“As I’ve said on many occasions, the new normal with respect to what level of interest rates is neutral appears to be rather low, so we have raised the federal-funds rate target. I believe policy remains accommodative.”
In what is one of the very weakest 4-month stretch in 60 years of records, says the Census Bureau, core consumer prices could manage only a 0.1 percent increase in June. This is the third straight 0.1 percent showing for the core (ex food & energy) that was preceded by the very rare 0.1 percent decline in March. Total prices were unchanged in the month with food neutral and energy down 1.6 percent.


The JOLTS report looks like employers’ job openings are finally catching up with their hiring. Other movement in this report is a 1 tenth rise in the quits rate to 2.2 percent which hints perhaps at worker confidence and willingness to switch jobs which may be a positive for wage.

Such a strong jobs report should mean wages are about to rise. At least the Fed believes so, but it ain’t yet happening, no matter what Dr. Yellen says. Wages have been at 2.5 percent over the past 2 years; just enough to pay current bills, but not to boost retail sales, a major component consumer spending, hence GDP growth.

Retail sales fell an unexpected 0.2 percent in June. This follows a revised 0.1 percent decline in May and a revised 0.3 percent gain for April which proved to be the quarter's only respectable showing.
Econoday says it “…shows wide weakness with vehicle sales coming in with a marginal 0.1 percent increase, the same for furniture and also electronics & appliances. Declines include food & beverage stores, down a sharp 0.4 percent, and department stores down 0.7 percent following the prior month's 0.8 percent plunge.”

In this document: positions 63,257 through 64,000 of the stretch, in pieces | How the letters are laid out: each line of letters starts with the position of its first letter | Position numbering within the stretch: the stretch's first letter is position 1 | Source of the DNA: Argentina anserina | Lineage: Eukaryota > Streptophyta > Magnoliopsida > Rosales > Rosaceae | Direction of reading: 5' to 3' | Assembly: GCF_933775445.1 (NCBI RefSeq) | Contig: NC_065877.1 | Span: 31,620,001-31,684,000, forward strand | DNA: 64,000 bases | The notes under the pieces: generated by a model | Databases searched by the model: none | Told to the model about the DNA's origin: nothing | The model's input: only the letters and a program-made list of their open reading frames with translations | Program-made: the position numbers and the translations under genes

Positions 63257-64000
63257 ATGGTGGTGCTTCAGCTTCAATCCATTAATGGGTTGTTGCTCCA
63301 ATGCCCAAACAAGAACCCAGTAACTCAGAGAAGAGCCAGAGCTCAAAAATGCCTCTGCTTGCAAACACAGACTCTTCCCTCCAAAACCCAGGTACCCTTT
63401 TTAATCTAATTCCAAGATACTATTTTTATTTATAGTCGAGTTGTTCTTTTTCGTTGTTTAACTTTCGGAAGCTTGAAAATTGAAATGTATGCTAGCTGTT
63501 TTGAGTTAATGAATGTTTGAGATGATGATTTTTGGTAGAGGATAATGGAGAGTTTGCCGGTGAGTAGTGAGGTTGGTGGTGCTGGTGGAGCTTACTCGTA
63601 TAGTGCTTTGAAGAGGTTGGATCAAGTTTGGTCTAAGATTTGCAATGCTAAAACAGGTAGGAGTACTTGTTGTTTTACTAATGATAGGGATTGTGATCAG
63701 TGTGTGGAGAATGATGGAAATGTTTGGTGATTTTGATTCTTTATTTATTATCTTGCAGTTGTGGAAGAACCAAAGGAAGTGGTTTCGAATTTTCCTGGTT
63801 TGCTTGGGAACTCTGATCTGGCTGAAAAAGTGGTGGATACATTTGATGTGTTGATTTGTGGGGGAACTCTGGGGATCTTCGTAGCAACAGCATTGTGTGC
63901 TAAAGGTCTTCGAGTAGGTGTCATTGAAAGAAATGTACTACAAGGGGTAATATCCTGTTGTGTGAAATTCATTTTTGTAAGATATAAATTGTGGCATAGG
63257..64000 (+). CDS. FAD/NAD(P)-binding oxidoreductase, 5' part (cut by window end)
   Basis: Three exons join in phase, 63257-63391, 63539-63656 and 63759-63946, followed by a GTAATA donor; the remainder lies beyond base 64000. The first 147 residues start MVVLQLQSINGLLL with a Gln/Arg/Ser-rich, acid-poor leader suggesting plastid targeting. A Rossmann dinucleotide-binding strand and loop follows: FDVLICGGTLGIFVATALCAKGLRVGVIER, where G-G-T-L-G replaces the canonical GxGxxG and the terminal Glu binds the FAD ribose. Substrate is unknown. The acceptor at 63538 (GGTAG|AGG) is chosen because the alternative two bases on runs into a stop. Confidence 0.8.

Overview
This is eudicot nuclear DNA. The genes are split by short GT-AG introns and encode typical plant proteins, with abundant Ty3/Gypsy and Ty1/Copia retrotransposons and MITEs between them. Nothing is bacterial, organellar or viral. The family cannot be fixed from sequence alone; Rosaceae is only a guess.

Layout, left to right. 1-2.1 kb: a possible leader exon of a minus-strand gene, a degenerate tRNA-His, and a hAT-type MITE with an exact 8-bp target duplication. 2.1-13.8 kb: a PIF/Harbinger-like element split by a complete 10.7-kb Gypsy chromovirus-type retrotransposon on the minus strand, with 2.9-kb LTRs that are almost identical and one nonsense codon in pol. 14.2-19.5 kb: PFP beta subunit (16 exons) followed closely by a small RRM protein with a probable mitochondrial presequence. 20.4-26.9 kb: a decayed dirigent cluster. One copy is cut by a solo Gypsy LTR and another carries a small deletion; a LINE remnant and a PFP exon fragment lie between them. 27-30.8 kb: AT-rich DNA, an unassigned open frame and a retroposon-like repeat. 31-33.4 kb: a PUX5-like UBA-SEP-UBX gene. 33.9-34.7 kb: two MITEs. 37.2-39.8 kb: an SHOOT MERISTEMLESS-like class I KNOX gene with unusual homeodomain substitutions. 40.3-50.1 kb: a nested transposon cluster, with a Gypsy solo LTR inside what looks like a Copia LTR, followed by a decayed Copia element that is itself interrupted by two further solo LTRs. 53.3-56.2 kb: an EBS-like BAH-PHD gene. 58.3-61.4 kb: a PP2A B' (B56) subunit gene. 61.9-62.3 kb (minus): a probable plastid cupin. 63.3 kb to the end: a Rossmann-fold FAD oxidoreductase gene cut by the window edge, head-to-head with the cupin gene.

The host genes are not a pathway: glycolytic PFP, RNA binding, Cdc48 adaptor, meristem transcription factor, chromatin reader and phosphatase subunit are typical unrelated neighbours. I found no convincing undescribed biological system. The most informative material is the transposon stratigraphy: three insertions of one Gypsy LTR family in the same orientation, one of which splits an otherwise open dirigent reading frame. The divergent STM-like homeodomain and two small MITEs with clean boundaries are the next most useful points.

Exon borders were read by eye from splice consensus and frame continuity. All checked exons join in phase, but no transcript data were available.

So where is the inflation? Economic growth is still weak because demand is weak and maybe declining. This is worrisome.

Today’s CPI retail inflation report should convince Dr. Yellen that no further Fed rate hikes are warranted. Annual inflation has increased just 1.6 percent; 1.7 percent without volatile food and energy prices. And we have June’s unemployment report with 222,000 new payroll jobs, another sign of full employment. (It is seasonally adjusted, which is why it differs from the JOLTS numbers.)

Then there is the fact that interest rates aren't rising.  The 10-year Treasury yield is still at 2.26 percent, which would normally signal an incoming recession.  Let us hope not, since there are still jobs available and we have to first see wages rising!

Harlan Green © 2017


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Housing Construction Rebounds, For How Long?

The Mortgage Corner

The Conference Board’s Index of Leading Indicators (LEI) that predicts future growth says it is being boosted by a rebound in housing starts, which means more badly needed new homes being built. Its June report posted a 0.6 percent gain. Permits had been soft through most of the spring before gaining sharply in this week's housing starts report.

But there’s concern over how long this might last, though I predict full employment and the prospect of low interest rates for the rest of this year could prolong the trend.